Locking away grief doesn't make it go away. Express it. Cry, scream, pound the floor, talk it out. Do what helps you the most. Don't try to avoid grief by not thinking about your pet; instead, reminisce about the good times. This will help you understand what your pet's loss actually means to you.

Some find it helpful to express their feelings and memories in poems, stories, or letters to the pet. Other strategies including rearranging your schedule to fill in the times you would have spent with your pet; preparing a memorial such as a photo collage; and talking to others about your loss.

4. Who can I talk to?

Working through your feelings with another person is one of the best ways to put them in perspective and find ways to handle them. Find someone you can talk to about how much the pet meant to you and how much you miss it-someone who you feel comfortable crying and grieving with.

If you don't have family or friends who understand, or if you need more help, ask your veterinarian or humane association to recommend a pet loss counselor or support group. Check with your church or hospital for grief counseling. Remember, your grief is genuine and deserving of support.

 5. What should I tell my children?

You are the best judge of how much information your children can handle about death and the loss of their pet. Don't underestimate them, however. You may find that, by being honest with them about your pet's loss, you may be able to address some fears and misperceptions they have about death.

Honesty is important. If you say the pet was "put to sleep," make sure your children understand the difference between death and ordinary sleep. Never say the pet "went away," or your child may wonder what he or she did to make it leave, and wait in anguish for its return. That also makes it harder for a child to accept a new pet. Make it clear that the pet will not come back, but that it is happy and free of pain.

Never assume a child is too young or too old to grieve. Never criticize a child for tears, or tell them to "be strong" or not to feel sad. Be honest about your own sorrow; don't try to hide it, or children may feel required to hide their grief as well. Discuss the issue with the entire family, and give everyone a chance to work through their grief at their own pace.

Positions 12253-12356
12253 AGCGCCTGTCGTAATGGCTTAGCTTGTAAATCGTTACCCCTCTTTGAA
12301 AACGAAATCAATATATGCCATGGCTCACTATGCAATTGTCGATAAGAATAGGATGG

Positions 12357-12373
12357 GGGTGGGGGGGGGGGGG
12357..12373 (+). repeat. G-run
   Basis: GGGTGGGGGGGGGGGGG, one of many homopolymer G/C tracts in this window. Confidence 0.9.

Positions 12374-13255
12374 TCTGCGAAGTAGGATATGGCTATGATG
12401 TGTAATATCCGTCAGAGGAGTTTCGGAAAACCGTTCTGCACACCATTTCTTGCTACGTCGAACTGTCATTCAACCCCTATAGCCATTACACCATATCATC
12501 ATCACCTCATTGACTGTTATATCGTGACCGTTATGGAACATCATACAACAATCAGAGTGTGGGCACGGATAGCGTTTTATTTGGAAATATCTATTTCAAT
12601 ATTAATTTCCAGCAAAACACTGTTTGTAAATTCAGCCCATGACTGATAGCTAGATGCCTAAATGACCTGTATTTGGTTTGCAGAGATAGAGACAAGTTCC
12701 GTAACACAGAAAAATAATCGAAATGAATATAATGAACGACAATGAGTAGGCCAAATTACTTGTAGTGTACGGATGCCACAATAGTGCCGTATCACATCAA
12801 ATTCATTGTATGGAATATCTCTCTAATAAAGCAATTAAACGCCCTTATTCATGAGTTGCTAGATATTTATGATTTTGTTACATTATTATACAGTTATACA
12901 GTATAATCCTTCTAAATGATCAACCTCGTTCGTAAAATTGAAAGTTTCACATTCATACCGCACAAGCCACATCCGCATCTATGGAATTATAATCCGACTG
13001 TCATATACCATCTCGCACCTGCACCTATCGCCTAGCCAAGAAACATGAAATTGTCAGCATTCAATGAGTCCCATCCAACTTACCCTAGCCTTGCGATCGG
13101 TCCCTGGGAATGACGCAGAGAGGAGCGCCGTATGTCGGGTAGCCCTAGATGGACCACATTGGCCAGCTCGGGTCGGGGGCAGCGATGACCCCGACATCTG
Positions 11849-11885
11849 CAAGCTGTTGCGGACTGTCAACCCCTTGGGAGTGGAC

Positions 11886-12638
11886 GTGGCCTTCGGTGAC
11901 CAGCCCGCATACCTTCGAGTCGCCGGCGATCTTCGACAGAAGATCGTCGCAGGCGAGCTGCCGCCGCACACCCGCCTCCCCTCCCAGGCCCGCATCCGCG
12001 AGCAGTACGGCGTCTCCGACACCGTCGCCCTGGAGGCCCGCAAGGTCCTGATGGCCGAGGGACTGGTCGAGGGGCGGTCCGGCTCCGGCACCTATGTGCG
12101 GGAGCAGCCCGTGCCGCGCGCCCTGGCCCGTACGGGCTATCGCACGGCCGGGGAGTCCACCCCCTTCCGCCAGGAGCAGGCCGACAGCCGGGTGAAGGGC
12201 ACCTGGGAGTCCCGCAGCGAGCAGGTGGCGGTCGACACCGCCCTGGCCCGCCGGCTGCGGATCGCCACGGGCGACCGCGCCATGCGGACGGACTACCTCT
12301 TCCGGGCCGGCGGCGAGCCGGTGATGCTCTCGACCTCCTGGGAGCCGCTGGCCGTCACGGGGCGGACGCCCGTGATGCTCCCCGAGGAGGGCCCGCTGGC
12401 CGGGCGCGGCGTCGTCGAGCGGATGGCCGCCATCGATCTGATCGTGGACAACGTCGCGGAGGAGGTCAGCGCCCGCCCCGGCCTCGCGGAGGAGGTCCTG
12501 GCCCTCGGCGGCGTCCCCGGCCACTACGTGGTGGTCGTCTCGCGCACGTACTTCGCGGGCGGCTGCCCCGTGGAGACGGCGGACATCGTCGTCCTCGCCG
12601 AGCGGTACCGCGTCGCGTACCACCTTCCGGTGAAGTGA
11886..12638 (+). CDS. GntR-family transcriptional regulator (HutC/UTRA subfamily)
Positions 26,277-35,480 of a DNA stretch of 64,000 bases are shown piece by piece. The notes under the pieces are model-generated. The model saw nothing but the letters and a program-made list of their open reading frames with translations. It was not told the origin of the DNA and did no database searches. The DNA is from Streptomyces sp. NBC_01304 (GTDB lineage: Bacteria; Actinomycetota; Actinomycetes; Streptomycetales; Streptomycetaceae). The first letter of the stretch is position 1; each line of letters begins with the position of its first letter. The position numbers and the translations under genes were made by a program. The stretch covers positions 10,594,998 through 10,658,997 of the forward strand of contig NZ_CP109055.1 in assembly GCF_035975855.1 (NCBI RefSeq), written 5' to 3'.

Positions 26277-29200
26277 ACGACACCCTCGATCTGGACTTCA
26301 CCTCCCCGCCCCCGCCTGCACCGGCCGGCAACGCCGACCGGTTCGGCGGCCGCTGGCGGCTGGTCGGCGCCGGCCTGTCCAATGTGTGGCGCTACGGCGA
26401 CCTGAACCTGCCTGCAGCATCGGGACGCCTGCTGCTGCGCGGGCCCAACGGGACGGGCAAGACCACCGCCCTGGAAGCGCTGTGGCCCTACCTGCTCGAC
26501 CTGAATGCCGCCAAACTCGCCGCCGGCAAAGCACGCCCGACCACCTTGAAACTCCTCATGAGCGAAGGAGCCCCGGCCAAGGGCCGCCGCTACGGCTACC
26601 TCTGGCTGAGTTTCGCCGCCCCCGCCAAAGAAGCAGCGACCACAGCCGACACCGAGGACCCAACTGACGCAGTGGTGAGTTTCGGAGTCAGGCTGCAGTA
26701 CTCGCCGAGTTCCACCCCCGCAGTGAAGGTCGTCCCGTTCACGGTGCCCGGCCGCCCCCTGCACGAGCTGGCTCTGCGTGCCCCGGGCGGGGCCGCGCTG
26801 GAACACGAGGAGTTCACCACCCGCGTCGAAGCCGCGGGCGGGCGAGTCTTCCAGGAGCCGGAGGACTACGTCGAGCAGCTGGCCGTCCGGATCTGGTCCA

Monday, August 3, 2015

Another happy ending with Pet 24.....

Poppy was rehomed from Dogs Trust Darlington in March this year. Four weeks ago she escaped from the back garden and her owners, the Dodd family, were beside themselves with worry. Luckily she was wearing her Dogs Trust Pet 24 tag on her collar. Within an hour Pet 24 had called the family to say that Poppy had been found on a nearby street, and 20 minutes later she was back where she belonged. See how happy the boys are to have her safely home again! 'Mrs Poppy' (Mum!) said: 'Thank goodness for Pet 24-it's a great service'. 

Thursday, June 11, 2015

Buddy Bosco 'Our Hero!'

This is such an unusual story about one of our Pet 24 members, Buddy, that we thought we just had to publish! His owners kindly adopted him from the Dogs Trust Centre in Kenilworth. Buddy's had many issues to deal with, probably from being mistreated in the past, but now thankfully he is with a loving family who are giving him a caring home-and he's earning his keep.... what a smart dog!

Buddy Bosco aged three, was homed with us on September 12th, 2013 and to bed him
in and get him into a routine in we walked him a lot. Unfortunately we found this
made him so tired he became very snappy and was falling asleep from a sitting
position. We were advised to ease back a little and we did so.

Buddy had many other problems, doorbells, church bells, ice cream vans, emergency
vehicles and running horses amongst many others. This was just from the television
and he was much more nervous outside on walks. As time passed he did improve but
not significantly. We did notice that he enjoyed jumping up into our camper so we
thought that a holiday trip to France would help us all bond together.

In August 2014,after obtaining his passport, we set off for a trip to France via Eurotunnel.
Buddy took it all in his stride and really enjoy his walks at the camp sites and
seaside towns that we visited. Sadly the weather was not kind to us and we decided
to return home earlier than scheduled.

This involved a trip to the Pet Passport Centre at Euro-tunnel. on a windy stormy day.
Due to the 24 hour waiting period after the visit to the French veterinarian we had
to occupy ourselves for 2 hours. The inclement weather forced us to sit tight in the
car park and a bit of buffeting, we thought from the wind, told us that it was better
to be here than on the open road.